Dubai in Ramadan (During Daytime) - Papers & Essays



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Dubai in Ramadan (During Daytime)


Ramadan Kareem (Have a generous Ramadan)!

Everywhere in Dubai during Ramadan, the month of fasting for Muslims, we hear people greeting one another saying "Ramadan Kareem!" The word "Ramadan" attracted attention among Japanese people when Kintaro Osunaarashi, the then sumo-wrestler from Egypt, bravely stepped into the sumo-ring during his fasting period. Nowadays, we often hear about Ramadan.

Wafi City Shopping Mall with a "Ramadan Kareem" banner.

Ramadan is the ninth month of the Islamic Hijri calendar, commemorating the time when Allah revealed the Noble Quran to the Prophet Muhammad. During this "holy month," Muslim people fast from sunrise to sunset every day, fully abstaining from eating and drinking. In this report, I will introduce how people living in Dubai spend Ramadan when the religious atmosphere becomes most apparent during the year.

Ramadan begins earlier by eleven days each year

In Dubai, people's secular daily lives are based on the Western calendar (solar calendar), while religious events and holidays are determined using the Islamic Hijri calendar. The Hijri calendar consists of twelve lunar months according to the waxing and waning of the Moon. The duration of a lunar year is about eleven days shorter than a solar year. Therefore, the starting point of Ramadan is brought forward by eleven days each year.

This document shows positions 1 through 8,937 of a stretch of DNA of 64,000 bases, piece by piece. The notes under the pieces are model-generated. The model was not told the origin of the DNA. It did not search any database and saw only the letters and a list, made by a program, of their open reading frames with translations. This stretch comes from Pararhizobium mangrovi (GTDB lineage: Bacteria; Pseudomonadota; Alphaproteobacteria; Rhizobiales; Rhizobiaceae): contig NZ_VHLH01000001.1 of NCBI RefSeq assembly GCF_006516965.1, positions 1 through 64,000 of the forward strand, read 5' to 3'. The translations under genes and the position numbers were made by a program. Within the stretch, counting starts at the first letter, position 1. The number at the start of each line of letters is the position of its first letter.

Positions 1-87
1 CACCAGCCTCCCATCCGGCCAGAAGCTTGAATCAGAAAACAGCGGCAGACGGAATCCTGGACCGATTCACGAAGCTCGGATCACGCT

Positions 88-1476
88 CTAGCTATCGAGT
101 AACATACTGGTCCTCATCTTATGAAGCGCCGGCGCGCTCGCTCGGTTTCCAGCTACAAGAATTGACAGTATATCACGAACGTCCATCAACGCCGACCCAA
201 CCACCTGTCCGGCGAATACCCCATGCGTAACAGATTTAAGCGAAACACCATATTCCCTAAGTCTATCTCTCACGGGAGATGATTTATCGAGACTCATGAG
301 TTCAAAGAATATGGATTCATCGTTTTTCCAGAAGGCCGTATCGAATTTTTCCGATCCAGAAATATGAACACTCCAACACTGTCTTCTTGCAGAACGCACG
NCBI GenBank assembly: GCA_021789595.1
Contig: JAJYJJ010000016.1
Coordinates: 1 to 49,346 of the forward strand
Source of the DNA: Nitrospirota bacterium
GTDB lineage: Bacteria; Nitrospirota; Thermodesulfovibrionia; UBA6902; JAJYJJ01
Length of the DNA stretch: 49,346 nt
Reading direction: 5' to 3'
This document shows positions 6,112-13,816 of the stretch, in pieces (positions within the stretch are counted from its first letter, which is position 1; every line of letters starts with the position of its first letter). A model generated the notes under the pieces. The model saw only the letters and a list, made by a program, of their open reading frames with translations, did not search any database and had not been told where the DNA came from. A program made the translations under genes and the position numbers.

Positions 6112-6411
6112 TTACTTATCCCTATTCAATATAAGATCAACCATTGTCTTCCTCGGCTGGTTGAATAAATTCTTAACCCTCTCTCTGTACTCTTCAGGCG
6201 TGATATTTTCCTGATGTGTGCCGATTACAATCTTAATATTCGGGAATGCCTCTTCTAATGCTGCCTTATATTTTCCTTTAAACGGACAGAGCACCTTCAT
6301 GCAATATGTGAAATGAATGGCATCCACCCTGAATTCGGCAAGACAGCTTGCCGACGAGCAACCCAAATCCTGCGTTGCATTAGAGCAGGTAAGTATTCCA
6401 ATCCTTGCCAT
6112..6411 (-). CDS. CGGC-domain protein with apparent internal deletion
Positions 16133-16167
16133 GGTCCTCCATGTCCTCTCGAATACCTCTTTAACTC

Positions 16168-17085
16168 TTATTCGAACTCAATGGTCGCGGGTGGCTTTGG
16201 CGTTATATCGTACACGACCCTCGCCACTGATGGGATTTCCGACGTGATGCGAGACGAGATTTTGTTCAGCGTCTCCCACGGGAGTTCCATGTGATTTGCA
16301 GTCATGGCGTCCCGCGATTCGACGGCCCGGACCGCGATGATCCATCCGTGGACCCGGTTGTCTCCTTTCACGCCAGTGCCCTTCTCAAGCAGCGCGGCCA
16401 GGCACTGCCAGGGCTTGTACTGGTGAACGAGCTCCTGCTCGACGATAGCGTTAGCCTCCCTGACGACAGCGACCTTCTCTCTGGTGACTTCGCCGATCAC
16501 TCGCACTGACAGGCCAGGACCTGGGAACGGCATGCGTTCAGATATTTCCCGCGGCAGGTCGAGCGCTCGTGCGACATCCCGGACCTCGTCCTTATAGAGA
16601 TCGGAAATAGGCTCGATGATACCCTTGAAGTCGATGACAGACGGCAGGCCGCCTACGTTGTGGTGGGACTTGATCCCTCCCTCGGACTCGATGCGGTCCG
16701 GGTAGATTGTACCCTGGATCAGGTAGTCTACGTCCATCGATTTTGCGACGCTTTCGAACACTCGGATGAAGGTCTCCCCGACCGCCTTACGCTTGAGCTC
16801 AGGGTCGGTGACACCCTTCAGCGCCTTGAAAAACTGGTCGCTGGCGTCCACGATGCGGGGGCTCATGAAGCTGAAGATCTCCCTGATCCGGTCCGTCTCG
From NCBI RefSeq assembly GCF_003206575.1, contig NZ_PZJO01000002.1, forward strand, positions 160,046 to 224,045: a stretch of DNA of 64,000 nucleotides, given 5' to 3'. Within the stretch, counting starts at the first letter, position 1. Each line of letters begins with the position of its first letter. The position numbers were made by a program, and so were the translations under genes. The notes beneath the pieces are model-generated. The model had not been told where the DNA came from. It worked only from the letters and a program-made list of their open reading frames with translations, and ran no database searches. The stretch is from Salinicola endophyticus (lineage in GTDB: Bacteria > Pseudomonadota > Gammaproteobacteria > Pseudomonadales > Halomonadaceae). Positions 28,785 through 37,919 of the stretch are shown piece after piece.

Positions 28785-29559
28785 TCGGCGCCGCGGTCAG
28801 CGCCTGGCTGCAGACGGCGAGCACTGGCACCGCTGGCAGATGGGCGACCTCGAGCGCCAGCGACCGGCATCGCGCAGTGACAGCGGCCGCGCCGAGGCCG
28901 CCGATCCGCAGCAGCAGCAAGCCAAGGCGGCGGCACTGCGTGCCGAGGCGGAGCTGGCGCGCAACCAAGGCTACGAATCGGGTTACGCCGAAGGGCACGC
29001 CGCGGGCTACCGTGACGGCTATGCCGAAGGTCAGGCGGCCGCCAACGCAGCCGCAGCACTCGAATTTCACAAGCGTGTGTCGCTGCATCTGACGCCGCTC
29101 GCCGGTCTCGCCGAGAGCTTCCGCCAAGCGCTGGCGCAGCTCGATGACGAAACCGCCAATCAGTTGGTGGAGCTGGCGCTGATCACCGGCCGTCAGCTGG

I experienced Ramadan for the first time in Dubai in 2014, when Ramadan took place between June 29 and July 27. In 2017, Ramadan occurred during the summer solstice period (before and after June 21). As the longest day of the year falls on the summer solstice, the duration of fasting time in that year became longer and more arduous, particularly for Muslim people living in the Northern Hemisphere.

YearStarting dateEnding date
2014June 29July 27
2015June 18July 16
2016June 6July 5
2017May 27June 25
2018May 17June 15
2022April 2May 1
2023March 22April 21

Observing the Moon with the naked eye

Ramadan starting eleven days earlier each year is confusing enough for non-Muslims, but what is more disturbing is that the accurate starting date of Ramadan is not announced until just before the event. It is something of a cultural shock to us foreigners. This last-minute announcement is because Ramadan should necessarily start on the day of a new moon. The Moon Sighting Committee consisting of religious scholars will observe the Moon with the naked eye at a high altitude. Only when a new moon is confirmed, can the Ramadan start date be announced. The start of Ramadan is sometimes pushed back one or two days the planned date due to adverse observation conditions such as bad weather. It is quite difficult for me, being Japanese, to understand how people still use this decades-old method, that is, observing the Moon with the naked eye, and the fact that the schedule of such a significant religious event can be changed so easily.